• Healing our Image of God Thursdays, Oct. 21 and 28, 7 p.m. – 8:30 p.m. Sadly too many people have an image of God as a judge, a punisher....instead of a God who loves us and is not waiting to punish us as we imagine. Explore with the group on what the Bible reveals to us about whom God is in reality.

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– Oct. 14: The first session will focus on the origins of the Consolata Family: Brothers, Fathers, Sisters and Laity (LMC); the charism (spirit of the community); and the historical times of its foundation.

– Oct 25: His Writings and Their Impact on Today’s Church: The “Apologia pro Vita Sua” is the autobiographical story of his spiritual journey from evangelical piety through Anglican Via Media to Roman Catholic conviction. “The Idea of a University” came out of his attempt to establish a Catholic University in Dublin. His “Grammar of Assent” explores the relation between faith and doctrine. Most controversial was his essay “On Consulting the Faithful in Matters of Doctrine.”

• Put it in Reverse! Wednesdays, Nov. 3 and 10, 7 p.m. – 8:30 p.m. This course will share the philosophy of “reverse mission” where we engage in mission to “learn from” and not just “do for” others. While intended for those interested in discerning their motivations for participating in a short-term mission experience, this course is open to anyone. • Understanding Difficult Scripture Passages Wednesdays, Nov. 10 and 17, 7 p.m. – 8:30 p.m. At times we find quotations from the bible that are very difficult to understand ... for example Matthew 25 31-46 (“the final judgment”) or many references to women and sexuality. Another difficult quotation is Matthew 5:48: “Be perfect”. This session examines these texts very carefully and compare them with other citations from the bible.

World Mission Sunday World Mission Sunday will be celebrated in parishes on the weekend of Oct. 23-24. The Mission Sunday collection, organized by the Society for the Propagation of the Faith, helps support pastoral and evangelizing programs, catechists and catechetical work, the building of churches and chapels, the work of religious communities in health care and education, and communication and transportation needs. For more information, please visit

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My discernment:

Relying on prayer, not a whim Father Ron Hutchinson is director of priestly vocations for the Catholic Diocese of Grand Rapids.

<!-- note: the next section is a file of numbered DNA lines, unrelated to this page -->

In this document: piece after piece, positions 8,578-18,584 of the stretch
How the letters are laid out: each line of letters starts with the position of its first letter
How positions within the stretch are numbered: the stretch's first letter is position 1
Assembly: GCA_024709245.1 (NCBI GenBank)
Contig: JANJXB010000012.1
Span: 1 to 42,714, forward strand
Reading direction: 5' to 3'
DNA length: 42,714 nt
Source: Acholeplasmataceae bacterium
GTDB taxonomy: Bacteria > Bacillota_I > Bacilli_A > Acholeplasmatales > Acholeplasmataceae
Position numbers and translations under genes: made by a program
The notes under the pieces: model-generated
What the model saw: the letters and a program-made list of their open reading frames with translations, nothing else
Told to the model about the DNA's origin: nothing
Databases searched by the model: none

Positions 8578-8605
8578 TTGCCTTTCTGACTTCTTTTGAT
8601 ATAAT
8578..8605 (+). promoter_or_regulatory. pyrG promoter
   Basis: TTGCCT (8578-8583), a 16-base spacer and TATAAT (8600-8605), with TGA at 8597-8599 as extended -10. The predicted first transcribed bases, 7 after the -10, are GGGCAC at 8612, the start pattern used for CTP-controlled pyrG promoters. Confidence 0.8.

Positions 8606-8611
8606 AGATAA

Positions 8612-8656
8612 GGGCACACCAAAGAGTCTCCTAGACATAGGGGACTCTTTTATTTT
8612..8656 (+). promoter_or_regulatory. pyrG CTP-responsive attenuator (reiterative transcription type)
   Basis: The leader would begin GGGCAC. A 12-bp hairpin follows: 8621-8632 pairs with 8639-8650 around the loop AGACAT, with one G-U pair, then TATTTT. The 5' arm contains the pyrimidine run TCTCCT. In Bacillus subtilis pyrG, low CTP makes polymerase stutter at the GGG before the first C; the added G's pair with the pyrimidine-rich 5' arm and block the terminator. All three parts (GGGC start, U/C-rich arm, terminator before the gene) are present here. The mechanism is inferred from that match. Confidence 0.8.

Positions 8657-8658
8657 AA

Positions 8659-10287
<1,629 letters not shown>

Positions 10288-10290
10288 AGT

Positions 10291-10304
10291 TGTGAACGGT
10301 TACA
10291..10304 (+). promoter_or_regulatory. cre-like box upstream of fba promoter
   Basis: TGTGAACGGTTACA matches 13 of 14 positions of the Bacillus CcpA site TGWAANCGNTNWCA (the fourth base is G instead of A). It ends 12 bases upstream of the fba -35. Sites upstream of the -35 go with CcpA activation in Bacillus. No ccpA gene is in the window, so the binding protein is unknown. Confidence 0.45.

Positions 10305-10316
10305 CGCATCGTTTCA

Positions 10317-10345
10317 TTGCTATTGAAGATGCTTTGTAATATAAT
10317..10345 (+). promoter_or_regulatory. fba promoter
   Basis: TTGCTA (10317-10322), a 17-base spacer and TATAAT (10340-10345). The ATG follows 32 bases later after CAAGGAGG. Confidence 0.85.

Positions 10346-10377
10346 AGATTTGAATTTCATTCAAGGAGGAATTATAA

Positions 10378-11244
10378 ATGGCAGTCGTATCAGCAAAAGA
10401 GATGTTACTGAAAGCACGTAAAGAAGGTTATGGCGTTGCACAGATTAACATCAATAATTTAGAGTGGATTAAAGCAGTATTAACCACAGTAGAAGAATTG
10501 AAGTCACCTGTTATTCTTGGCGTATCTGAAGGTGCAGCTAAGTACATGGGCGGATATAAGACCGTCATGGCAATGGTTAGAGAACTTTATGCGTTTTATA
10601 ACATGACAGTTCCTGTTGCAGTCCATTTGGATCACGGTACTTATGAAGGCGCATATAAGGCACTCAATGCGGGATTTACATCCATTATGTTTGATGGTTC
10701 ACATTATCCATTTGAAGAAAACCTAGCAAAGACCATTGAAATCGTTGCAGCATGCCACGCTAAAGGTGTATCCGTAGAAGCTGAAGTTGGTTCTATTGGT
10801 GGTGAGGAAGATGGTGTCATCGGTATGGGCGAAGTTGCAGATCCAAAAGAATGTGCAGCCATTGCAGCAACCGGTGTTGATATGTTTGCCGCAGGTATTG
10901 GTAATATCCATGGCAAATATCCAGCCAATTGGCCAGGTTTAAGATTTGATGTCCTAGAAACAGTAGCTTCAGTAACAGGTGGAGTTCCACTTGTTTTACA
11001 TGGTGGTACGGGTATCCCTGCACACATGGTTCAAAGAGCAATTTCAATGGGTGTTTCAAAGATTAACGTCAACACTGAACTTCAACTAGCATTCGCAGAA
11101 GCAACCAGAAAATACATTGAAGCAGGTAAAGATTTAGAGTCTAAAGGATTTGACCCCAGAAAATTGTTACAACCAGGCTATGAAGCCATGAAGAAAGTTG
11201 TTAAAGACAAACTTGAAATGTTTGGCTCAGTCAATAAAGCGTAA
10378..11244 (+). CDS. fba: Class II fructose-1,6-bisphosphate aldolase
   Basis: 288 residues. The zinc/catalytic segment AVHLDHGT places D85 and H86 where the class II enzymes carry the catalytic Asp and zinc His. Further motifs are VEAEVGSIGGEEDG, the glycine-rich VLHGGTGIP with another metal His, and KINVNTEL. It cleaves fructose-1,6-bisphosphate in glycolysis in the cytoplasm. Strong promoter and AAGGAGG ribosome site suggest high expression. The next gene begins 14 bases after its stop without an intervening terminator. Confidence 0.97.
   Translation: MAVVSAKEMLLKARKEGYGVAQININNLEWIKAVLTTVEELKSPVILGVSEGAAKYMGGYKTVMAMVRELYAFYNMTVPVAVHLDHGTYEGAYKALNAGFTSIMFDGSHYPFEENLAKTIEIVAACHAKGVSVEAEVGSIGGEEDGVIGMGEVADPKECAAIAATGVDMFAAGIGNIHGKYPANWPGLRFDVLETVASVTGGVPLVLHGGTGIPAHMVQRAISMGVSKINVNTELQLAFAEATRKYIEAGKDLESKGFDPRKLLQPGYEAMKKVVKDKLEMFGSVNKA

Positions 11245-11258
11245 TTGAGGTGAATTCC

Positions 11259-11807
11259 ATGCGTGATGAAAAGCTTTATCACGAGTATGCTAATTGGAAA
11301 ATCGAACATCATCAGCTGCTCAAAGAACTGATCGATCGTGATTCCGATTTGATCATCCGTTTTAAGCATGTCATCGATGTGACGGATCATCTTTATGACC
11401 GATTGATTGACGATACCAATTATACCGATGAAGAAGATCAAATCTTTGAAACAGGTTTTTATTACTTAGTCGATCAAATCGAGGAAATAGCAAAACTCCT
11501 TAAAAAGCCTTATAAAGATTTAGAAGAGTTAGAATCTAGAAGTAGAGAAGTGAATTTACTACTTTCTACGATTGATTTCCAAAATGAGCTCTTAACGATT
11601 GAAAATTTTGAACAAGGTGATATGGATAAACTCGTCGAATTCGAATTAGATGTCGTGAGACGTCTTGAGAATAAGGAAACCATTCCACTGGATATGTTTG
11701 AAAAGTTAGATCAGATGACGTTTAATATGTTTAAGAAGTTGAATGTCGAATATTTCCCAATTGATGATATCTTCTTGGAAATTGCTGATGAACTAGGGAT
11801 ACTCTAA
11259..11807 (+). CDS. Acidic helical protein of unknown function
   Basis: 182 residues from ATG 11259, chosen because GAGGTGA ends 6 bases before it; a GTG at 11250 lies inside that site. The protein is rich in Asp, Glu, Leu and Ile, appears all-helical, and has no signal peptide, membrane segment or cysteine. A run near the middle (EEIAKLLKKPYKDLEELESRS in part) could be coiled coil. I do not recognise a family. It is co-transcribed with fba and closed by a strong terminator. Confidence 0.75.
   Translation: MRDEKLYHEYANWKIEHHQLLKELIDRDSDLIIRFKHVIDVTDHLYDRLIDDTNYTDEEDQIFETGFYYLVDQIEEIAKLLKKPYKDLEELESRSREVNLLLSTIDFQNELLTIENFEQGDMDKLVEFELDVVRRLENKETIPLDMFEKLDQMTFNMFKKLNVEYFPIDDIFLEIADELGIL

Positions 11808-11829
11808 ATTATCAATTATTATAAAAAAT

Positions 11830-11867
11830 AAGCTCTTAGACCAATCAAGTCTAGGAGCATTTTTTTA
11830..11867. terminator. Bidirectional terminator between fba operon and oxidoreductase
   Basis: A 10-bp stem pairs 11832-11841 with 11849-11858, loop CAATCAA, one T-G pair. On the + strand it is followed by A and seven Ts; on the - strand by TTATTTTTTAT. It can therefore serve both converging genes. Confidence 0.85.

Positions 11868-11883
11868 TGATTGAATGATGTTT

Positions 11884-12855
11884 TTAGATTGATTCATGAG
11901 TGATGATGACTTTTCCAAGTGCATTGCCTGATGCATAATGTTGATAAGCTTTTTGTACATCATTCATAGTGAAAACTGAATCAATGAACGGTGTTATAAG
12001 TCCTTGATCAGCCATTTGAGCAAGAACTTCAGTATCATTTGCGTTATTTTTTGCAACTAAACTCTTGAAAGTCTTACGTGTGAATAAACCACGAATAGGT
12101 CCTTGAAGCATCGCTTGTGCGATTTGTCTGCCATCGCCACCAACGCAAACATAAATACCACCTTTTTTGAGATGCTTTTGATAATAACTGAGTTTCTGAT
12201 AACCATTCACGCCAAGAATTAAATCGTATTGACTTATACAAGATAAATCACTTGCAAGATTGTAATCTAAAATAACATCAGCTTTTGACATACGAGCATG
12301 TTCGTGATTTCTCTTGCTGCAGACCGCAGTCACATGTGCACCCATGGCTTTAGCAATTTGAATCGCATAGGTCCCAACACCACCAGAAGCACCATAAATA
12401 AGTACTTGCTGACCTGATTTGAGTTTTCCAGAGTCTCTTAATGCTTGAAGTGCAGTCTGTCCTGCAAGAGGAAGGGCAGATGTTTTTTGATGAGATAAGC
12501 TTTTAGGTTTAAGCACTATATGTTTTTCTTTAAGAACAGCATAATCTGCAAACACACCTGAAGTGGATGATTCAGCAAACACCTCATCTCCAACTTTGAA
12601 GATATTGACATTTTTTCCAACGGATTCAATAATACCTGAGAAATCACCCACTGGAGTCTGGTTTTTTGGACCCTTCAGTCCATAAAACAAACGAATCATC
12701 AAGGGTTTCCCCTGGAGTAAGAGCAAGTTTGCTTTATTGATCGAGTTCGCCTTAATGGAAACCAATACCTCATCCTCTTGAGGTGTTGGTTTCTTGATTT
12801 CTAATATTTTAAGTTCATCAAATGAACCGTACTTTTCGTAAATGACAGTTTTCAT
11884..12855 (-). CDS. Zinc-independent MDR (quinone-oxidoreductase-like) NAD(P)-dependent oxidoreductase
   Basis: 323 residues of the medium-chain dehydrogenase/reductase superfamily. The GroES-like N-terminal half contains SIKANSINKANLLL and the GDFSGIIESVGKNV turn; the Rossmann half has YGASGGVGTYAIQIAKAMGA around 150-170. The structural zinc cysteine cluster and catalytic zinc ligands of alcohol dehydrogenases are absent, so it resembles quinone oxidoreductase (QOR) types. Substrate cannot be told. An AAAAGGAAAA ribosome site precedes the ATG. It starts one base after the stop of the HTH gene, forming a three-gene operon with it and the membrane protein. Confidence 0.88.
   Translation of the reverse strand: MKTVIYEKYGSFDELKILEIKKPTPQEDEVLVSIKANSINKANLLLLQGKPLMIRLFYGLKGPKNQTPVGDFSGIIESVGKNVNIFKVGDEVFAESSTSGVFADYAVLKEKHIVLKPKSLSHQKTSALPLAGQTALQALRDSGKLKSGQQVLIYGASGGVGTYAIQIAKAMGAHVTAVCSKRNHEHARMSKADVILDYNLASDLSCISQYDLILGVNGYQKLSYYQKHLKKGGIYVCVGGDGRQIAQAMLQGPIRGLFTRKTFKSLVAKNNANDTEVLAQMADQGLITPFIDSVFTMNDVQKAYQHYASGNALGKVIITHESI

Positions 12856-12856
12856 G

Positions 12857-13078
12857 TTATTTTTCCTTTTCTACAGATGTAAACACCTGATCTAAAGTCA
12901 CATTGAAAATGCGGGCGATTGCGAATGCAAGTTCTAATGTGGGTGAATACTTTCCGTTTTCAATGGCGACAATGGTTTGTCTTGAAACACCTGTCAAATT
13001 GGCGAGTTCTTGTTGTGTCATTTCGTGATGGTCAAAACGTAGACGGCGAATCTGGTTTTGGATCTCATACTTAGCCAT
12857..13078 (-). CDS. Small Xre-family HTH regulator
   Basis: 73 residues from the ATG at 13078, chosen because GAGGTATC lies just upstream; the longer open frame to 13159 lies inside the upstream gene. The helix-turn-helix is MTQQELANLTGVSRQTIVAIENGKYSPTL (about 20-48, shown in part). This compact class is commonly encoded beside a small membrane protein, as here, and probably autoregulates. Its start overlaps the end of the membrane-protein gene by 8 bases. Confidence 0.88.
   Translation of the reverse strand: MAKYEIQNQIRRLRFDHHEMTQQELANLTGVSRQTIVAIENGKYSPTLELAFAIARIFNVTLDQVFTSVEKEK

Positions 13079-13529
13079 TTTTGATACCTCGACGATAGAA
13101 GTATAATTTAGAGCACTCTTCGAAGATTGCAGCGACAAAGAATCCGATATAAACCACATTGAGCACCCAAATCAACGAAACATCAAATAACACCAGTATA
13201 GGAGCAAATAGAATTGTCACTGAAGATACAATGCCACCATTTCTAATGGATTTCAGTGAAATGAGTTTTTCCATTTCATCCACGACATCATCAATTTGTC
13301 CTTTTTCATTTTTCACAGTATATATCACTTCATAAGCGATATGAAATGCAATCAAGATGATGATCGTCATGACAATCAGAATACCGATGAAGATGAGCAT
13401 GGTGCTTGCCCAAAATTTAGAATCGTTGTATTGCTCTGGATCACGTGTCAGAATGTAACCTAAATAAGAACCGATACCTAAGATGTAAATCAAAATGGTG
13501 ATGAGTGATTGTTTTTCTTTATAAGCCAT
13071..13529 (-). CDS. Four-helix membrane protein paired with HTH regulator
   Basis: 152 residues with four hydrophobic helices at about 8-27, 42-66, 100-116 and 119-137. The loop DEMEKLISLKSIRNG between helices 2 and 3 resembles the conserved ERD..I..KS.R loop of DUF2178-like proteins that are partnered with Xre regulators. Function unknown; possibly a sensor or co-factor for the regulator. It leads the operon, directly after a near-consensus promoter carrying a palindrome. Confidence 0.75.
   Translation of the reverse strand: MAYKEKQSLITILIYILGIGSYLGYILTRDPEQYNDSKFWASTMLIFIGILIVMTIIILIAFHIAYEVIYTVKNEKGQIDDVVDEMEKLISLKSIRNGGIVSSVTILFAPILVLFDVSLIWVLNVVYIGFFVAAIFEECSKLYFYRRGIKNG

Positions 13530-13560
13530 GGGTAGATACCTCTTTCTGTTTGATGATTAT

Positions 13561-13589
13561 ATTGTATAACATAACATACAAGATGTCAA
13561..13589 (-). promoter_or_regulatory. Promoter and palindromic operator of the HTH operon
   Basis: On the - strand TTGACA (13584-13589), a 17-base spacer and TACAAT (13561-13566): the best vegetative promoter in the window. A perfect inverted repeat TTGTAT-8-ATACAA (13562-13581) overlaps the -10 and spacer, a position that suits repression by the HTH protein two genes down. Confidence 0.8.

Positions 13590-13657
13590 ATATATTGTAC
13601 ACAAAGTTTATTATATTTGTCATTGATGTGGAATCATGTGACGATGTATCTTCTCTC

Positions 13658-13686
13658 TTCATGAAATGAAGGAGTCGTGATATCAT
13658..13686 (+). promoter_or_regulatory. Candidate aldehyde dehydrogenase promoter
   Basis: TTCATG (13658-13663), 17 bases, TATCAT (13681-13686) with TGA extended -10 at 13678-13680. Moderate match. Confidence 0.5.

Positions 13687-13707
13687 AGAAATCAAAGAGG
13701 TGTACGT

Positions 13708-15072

vocations – open to God’s call

ne of the most common questions asked of priests is “Why did you decide to be a priest?” Although the inflection used to ask this question sometimes makes it seem like the person asking believes I should have pursued another venture or that I am not as well-suited to priesthood as I believe, I often choose to believe that the question is one that indicates interest about what led me to this life. Why did I decide to be a priest? Well, let’s see…

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The first thing you need to know is it wasn’t what I planned to do. I thought a bachelor’s degree in psychology and master’s degrees in counseling and college administration would mean my future would be tied to the world of higher education. In fact, after securing my first full-time position upon graduation from Bowling Green State University, I already was planning when I would begin work on my Ph.D. However, God had another plan for my life. I must admit before I go any further, I had felt at different times since high school that God may be calling me to serve the church as a priest. But each time this “feeling” filled my heart and mind it was sent packing by me or it was squashed by the advice I received from others. In addition, every time I had this “feeling” I became a little frightened. My fear, in retrospect, was the result of not knowing much about what priests do (other than work on the weekends) and what their lives are really like. In the end, I decided to pursue priesthood because God just wouldn’t leave me alone. After starting the dream job I thought I wanted, I discovered I wasn’t happy. My prayer to God asking for guidance kept leading me back to priesthood. In the end I went to seminary to prove God wrong and I was sure I would be looking for a new job within a year. However, the next thing I knew I was finishing my second year of seminary and I had never been happier. Now you could be saying to yourself, I became a priest only by chance or on nothing more than a whim. However, to say that would be wrong. My vocation was the product of a life that always was open to God’s call, even when I may not have realized that was the case. From my youth I had willingly stayed connected to God through prayer both public and private. I always was seeking to live for God and for others. Though I may not have responded